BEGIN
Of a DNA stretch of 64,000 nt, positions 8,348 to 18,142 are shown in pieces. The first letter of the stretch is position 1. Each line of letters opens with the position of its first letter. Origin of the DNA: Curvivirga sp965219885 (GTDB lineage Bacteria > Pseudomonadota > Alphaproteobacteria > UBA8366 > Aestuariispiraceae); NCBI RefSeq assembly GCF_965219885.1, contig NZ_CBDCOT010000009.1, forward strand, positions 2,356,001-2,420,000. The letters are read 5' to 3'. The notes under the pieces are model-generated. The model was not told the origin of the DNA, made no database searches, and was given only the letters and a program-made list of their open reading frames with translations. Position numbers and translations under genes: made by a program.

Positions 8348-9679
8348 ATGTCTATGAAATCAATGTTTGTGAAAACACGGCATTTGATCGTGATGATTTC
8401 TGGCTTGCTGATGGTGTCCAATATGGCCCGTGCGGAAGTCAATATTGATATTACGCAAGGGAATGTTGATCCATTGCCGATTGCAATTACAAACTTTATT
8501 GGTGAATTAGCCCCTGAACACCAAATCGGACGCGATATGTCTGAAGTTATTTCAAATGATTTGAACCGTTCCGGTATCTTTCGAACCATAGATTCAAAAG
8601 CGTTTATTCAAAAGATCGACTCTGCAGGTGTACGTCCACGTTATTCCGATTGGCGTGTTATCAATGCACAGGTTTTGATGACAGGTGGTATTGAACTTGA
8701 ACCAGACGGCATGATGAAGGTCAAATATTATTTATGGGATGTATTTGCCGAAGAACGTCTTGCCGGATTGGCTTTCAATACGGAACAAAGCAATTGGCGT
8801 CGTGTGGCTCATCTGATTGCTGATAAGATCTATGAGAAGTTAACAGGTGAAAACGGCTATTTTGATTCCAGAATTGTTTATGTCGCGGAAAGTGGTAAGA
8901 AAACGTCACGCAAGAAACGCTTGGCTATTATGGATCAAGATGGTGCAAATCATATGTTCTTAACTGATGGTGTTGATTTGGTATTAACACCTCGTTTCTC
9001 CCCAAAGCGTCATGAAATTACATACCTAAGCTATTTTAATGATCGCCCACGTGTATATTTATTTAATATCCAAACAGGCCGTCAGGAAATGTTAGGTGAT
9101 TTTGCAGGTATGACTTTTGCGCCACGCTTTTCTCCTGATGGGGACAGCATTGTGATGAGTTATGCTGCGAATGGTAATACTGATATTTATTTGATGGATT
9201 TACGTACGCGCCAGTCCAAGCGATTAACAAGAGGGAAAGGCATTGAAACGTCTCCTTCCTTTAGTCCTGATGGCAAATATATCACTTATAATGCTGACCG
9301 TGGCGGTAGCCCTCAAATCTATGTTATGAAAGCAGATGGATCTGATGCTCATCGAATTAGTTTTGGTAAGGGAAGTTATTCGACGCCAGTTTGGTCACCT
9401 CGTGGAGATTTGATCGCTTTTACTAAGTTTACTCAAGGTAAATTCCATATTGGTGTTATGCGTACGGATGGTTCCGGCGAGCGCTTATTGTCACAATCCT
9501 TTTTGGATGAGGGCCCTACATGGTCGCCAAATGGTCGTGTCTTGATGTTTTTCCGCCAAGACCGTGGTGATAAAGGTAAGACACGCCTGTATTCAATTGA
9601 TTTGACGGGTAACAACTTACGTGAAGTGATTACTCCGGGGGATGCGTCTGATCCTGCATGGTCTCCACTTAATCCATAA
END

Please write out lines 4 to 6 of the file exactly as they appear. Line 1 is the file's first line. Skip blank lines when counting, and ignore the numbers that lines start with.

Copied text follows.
8401 TGGCTTGCTGATGGTGTCCAATATGGCCCGTGCGGAAGTCAATATTGATATTACGCAAGGGAATGTTGATCCATTGCCGATTGCAATTACAAACTTTATT
8501 GGTGAATTAGCCCCTGAACACCAAATCGGACGCGATATGTCTGAAGTTATTTCAAATGATTTGAACCGTTCCGGTATCTTTCGAACCATAGATTCAAAAG
8601 CGTTTATTCAAAAGATCGACTCTGCAGGTGTACGTCCACGTTATTCCGATTGGCGTGTTATCAATGCACAGGTTTTGATGACAGGTGGTATTGAACTTGA